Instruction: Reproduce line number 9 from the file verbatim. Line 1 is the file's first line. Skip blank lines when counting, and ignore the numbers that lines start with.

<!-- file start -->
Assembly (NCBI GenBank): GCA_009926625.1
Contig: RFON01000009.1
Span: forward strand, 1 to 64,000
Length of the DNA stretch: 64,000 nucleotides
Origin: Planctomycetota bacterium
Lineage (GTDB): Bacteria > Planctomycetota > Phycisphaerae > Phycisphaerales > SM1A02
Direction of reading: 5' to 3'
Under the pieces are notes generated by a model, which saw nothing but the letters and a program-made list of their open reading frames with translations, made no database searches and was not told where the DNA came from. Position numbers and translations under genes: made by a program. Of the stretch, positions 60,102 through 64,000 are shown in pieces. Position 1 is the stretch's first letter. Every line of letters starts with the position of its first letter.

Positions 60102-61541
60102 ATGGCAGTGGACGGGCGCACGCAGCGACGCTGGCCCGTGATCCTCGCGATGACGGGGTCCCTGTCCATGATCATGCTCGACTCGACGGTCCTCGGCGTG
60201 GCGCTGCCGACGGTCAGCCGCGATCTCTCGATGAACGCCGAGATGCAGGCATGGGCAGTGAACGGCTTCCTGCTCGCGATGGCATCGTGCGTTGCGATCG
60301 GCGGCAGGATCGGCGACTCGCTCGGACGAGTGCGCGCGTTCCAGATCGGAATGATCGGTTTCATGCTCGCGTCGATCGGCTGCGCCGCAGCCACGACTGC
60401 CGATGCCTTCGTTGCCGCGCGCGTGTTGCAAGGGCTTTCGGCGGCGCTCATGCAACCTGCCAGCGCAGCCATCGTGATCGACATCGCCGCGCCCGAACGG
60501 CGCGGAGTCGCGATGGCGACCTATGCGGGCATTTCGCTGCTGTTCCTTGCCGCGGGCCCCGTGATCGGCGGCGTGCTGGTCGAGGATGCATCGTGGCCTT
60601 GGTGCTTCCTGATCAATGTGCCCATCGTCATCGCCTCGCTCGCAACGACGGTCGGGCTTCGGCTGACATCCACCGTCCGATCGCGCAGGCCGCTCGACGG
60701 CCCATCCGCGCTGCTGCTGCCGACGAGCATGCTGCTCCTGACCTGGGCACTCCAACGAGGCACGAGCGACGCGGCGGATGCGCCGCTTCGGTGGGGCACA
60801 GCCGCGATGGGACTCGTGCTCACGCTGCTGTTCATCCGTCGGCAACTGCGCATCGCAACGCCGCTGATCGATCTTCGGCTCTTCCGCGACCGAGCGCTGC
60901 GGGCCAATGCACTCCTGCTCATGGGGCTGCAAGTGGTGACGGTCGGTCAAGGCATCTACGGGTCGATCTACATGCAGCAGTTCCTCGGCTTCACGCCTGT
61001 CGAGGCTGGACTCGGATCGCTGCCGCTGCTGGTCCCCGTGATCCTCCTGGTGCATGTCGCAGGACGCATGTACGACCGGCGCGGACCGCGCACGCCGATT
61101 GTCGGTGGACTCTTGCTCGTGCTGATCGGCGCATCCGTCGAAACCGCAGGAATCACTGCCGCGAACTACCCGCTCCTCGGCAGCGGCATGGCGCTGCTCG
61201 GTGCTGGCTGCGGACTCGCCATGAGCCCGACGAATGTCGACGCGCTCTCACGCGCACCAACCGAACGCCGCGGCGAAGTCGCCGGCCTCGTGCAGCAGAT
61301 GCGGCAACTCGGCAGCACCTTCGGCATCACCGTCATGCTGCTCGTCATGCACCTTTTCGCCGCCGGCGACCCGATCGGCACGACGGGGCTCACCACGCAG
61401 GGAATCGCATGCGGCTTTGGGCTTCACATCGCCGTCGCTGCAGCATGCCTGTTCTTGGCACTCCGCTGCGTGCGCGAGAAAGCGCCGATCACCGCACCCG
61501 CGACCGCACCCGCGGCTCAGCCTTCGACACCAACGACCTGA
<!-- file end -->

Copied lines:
Positions 60102-61541